While just about every business executive is aware of the power of social networking these days most of them don’t realize how social networking principles are being used to transform not just the way people communicate with each other, but also the way every business process is conducted.
Often referred to as "Social Business," the rise of this phenomenon has far reaching implications for the channel in terms of the number of opportunities it creates.
Going well beyond deploying a social networking system to replace asynchronous email systems with real-time communications, “Social Business” spans a complete range of technologies, including everything from unified communications to productivity applications.
For example, Tibco has created a tibbr framework that allows organizations to share information about a business process or an event in much the same way people share information about themselves on the wall of their Facebook page. The basic idea might be as simple as an airline gate that can automatically alert the rest of the organization about the arrival of a plane, to the complete automation of a business process that requires each step to be begun and completed with a specific order.
"Social Business" is also transforming customer service operations in ways that not only share knowledge across the organization more efficiently, but also allow customers to service their own needs. That process touches everything from customer service and customer relationship management (CRM) applications to the supply chain and back again.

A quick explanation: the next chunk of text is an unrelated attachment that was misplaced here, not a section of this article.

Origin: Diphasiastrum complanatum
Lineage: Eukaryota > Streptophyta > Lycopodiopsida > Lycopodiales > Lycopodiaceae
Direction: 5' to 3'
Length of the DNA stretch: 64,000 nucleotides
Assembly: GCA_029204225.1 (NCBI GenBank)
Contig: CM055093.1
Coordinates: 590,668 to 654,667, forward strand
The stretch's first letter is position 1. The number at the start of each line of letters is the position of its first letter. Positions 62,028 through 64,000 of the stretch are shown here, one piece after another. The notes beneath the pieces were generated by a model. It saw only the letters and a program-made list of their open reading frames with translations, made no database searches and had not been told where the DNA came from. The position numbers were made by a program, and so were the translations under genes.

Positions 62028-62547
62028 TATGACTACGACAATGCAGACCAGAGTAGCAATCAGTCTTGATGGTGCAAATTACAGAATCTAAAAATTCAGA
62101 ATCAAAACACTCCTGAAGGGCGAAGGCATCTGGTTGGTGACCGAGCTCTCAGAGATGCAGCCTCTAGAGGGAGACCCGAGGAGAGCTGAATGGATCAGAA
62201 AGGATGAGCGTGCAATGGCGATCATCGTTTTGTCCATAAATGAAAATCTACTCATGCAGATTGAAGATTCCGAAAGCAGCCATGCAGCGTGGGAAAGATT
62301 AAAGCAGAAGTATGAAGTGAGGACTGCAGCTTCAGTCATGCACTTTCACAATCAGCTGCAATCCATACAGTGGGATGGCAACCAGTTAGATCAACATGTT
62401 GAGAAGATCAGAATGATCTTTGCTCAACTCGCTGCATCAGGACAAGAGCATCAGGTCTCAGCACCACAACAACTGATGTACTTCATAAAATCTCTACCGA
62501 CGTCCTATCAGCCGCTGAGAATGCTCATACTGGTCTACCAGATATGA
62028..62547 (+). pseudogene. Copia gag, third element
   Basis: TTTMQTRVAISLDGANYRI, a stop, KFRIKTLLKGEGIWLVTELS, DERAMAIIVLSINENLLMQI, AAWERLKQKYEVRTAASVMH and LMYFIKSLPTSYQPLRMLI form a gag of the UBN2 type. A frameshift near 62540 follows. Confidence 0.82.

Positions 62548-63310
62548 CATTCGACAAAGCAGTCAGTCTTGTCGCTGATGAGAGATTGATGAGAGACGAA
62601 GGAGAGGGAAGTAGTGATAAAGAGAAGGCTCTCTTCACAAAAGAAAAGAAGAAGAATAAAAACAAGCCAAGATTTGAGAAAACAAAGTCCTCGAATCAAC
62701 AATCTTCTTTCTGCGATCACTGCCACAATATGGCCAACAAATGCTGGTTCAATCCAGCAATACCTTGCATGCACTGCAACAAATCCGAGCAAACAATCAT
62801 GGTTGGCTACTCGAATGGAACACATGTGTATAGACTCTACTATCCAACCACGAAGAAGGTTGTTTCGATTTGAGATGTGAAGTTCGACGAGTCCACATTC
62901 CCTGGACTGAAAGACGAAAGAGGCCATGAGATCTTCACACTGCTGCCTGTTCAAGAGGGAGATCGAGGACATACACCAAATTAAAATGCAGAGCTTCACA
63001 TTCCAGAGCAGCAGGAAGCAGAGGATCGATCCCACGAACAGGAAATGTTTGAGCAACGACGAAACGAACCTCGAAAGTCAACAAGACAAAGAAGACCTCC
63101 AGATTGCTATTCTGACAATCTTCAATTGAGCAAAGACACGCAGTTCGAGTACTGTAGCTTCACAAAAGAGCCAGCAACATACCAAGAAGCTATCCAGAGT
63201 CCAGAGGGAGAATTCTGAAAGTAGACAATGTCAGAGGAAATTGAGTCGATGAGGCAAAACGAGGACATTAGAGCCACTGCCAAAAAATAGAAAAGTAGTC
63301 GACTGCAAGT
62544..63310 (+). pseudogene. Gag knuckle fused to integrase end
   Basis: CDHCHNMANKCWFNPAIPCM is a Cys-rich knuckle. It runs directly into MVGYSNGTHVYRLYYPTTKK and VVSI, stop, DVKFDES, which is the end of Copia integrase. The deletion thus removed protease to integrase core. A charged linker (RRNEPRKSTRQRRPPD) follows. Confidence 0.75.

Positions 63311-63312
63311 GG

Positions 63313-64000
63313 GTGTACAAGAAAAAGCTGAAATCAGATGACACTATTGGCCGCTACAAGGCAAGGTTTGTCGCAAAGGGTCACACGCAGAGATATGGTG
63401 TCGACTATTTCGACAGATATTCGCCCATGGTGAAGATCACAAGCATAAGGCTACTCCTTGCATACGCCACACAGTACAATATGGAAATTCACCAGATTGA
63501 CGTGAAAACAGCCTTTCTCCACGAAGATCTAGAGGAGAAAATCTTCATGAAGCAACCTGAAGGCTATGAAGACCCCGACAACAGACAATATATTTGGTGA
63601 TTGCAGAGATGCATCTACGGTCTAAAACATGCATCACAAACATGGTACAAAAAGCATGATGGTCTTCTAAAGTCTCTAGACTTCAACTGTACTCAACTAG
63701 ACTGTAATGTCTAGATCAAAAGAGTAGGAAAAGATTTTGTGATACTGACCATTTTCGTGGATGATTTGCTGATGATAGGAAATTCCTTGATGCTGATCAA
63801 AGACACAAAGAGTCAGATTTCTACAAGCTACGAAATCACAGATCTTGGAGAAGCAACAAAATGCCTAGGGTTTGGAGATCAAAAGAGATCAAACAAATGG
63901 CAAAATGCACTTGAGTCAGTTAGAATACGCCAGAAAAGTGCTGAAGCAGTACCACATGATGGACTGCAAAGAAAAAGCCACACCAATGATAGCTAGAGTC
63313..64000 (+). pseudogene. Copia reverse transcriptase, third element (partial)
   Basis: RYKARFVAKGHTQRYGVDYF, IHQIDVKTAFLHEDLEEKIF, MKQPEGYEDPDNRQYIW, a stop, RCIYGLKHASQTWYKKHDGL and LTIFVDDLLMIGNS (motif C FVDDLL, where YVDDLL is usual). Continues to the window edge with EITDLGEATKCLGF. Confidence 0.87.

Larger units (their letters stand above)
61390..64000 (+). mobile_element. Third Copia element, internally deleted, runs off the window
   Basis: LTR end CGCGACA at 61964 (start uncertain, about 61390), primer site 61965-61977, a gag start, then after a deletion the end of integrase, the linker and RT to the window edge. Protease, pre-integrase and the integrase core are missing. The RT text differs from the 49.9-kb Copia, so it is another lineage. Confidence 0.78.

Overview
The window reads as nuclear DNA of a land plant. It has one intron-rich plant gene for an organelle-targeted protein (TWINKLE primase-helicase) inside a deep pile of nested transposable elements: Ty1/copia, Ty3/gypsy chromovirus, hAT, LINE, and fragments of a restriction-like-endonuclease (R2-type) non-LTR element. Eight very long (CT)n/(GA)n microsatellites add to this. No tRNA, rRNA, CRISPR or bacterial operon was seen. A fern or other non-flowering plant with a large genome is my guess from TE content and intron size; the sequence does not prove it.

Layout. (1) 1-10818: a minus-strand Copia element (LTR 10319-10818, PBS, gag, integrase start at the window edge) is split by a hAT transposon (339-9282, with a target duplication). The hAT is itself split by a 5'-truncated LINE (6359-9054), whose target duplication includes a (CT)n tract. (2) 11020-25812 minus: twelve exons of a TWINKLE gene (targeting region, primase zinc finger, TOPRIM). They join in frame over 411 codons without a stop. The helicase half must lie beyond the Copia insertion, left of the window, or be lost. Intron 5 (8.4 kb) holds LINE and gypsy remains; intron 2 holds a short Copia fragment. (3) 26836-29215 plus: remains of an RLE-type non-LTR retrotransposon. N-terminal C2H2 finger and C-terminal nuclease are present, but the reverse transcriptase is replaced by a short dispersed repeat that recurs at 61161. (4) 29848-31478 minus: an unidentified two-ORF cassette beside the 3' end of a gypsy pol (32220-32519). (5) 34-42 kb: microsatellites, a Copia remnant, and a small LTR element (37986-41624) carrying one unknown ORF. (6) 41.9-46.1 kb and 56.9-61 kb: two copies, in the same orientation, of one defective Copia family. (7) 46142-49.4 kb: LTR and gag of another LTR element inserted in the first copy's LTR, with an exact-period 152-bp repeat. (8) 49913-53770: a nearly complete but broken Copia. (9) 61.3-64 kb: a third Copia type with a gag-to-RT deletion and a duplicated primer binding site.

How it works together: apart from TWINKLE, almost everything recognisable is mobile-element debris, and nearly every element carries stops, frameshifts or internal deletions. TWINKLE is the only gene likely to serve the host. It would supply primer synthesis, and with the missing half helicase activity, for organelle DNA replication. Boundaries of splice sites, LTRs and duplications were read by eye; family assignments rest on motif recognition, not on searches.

The trouble is that when it comes to anything social most business executives have a limited imagination. They tend to think about building a social business in terms of having a corporate presence sending canned marketing messages on Facebook or Twitter. What they don’t realize is that social networking principles are being used to make organizations not only more competitive, but also a whole lot more profitable.
The opportunity for solution providers is to not only sell the technologies that make all this happen, but also provide the business consulting advice that exposes executive to the art of what is now possible. For years solution providers have been looking for ways to expands into higher margin business consulting practices. But there are only few moments in time when a business is actually looking for help transforming their most fundamental operations. Social networking creates an excuse to have that conversation, but the end goal should be the creation of a truly “Social Business.”
That may not necessarily mean developing that business consulting capability in house. There are plenty of business consulting firms that solution providers can partner with. But it does mean having an appreciation for the business value of the technology.
Of course, that means solution providers will need to practice what they preach, which means transforming their own business operations. Experience is always the best teacher, and it’s hard to speak to a customer with authority unless you can point to some examples of how your organization leveraged a variety of technologies to transform operations for the better. So the first order of business for many solution providers is to start installing social networking tools inside their own companies if for no other better reason than just to see what might actually start to happen.